Posted: Wednesday, November 24, 2010 12:00 PM
Steve Brown/Capital Press
John Navazio, with the Organic Seed Alliance, shows off one variety of radicchio that shows promise for increasing demand and extending the growing season for small farmers. The seed alliance, in cooperation with the WSU Small Farms Program and Tilth Producers of Washington, sponsored a Nov. 11 farm walk at Finnriver, near Chimacum, Wash.
These plants produce through much of the winter, expert says
By STEVE BROWN
CHIMACUM, Wash. -- John Navazio gestured toward a sampling of freshly harvested vegetables, all of them varieties of radicchio.
"Americans are used to seeing just one variety, but radicchio comes in many forms and colors," he said. "They're especially good for you (small farmers) because they're a cold-weather crop, extending your season."
Navazio, research and education specialist with the Organic Seed Alliance, was speaking during a Nov. 11 farm tour at Finnriver, a farm south of Chimacum on Washington's Olympic Peninsula.
"Endive and escarole lose it at 20 degrees Fahrenheit, but radicchio and other chicories are cold-hardy, providing salad greens and cooking greens any month of the winter."
Navazio said farmers are ramping up seed production of 21 radicchio varieties this year. Those varieties' colors make for unique market opportunities, he said.
Seed growers are also working on a winter carrot that can handle the freeze-thaw cycles common to the area.
"We're dancing on the razor's edge, where temps get down to 10 to 15 degrees F," he said. Navazio described plantings under cover in eastern Canada that continued to produce down to 14 degrees F.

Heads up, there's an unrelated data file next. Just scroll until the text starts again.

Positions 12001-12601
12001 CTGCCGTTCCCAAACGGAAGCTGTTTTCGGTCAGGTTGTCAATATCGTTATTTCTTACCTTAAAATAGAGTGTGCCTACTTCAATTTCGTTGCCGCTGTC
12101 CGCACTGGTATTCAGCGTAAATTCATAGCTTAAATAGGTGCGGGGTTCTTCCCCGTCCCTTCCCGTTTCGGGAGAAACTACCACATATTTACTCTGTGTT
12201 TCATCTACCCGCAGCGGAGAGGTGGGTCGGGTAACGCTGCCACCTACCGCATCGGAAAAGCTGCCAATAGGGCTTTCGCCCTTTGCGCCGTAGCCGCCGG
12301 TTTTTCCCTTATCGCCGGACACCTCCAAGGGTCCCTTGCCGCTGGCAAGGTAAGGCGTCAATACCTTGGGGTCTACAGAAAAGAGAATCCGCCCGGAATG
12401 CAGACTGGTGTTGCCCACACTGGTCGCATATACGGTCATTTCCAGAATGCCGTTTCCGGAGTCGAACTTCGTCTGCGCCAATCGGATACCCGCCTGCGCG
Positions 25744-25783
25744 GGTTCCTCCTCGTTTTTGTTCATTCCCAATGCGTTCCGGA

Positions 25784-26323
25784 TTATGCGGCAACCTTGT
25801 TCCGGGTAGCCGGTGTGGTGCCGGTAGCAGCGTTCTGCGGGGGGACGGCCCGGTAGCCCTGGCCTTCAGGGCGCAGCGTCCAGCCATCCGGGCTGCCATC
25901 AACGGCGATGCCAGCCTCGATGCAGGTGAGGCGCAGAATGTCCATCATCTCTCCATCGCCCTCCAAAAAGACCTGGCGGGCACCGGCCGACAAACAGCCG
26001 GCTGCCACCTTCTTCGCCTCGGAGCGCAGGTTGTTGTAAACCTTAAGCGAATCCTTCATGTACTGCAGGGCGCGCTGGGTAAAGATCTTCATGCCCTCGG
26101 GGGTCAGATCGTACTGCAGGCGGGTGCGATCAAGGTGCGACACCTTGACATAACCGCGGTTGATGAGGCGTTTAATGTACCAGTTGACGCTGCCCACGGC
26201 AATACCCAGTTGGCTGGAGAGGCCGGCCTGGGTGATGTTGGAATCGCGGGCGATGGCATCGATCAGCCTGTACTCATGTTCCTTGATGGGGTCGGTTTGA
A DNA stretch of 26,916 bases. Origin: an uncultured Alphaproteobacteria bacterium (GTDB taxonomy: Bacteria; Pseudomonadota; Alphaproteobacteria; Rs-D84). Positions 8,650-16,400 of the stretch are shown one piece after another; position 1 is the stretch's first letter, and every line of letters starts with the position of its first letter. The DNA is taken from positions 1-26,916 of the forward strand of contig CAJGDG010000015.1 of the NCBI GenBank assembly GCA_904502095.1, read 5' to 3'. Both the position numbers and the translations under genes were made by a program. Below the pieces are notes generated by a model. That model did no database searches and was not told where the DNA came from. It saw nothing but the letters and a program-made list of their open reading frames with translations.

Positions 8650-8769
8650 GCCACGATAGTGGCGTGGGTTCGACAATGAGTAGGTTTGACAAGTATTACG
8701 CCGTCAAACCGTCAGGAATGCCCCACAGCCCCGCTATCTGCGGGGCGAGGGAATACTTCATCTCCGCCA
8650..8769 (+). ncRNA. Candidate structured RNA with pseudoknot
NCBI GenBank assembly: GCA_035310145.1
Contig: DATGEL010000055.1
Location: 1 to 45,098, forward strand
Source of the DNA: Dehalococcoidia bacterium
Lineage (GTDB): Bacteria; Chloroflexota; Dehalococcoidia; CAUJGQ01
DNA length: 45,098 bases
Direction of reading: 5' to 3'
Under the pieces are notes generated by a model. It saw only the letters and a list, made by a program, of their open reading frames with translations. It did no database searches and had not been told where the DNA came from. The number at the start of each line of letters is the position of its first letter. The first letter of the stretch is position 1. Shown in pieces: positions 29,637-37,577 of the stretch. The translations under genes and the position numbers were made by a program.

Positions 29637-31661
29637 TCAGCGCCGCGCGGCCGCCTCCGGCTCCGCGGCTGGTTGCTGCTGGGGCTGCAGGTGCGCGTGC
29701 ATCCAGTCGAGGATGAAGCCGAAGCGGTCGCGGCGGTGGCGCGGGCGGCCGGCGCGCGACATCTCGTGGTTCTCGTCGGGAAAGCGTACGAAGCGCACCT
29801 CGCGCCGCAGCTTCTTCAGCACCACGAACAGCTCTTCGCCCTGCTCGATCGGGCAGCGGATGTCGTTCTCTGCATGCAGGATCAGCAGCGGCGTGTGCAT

The idea is to extend the growing season as long as possible without erecting tunnels -- "better living through less plastic," he called it. "But if you're into tunnels, you can go to minus 10 F."
Navazio mentioned the "Persephone period," those days with less than 10 hours of daylight. Winter plants are not growing, but are still alive. The radicchio, whose taproot system is "an incredible scavenger of nutrients," he said, is an excellent candidate for the winter market.
Planting times also affect how a crop will withstand winter temperatures. One test row was planted the first week of July and transplanted the first week in August. Another was planted three weeks later. The later planting didn't reliably make heads, he said, but they were more cold-hardy. "You can sell these as loose-leaf lettuce in January or February."
The head varieties can be refrigerated in bags, where they'll keep well for up to three months.
It all starts with the seed, Navazio said. "The right seed comes from good varieties for the region, whether it's cover crops, grains or vegetables."
People who get their seeds from catalogs have a limited selection, and they're dependent on what is available. If a variety has been discontinued, they're out of luck. But those who grow their own seed in network with other farmers always have a wide variety, specifically suited to their growing conditions.
Some local growers are even producing for those seed catalogs.
"The local economy of seed evens out the farmers' market. That's what's powerful," he said.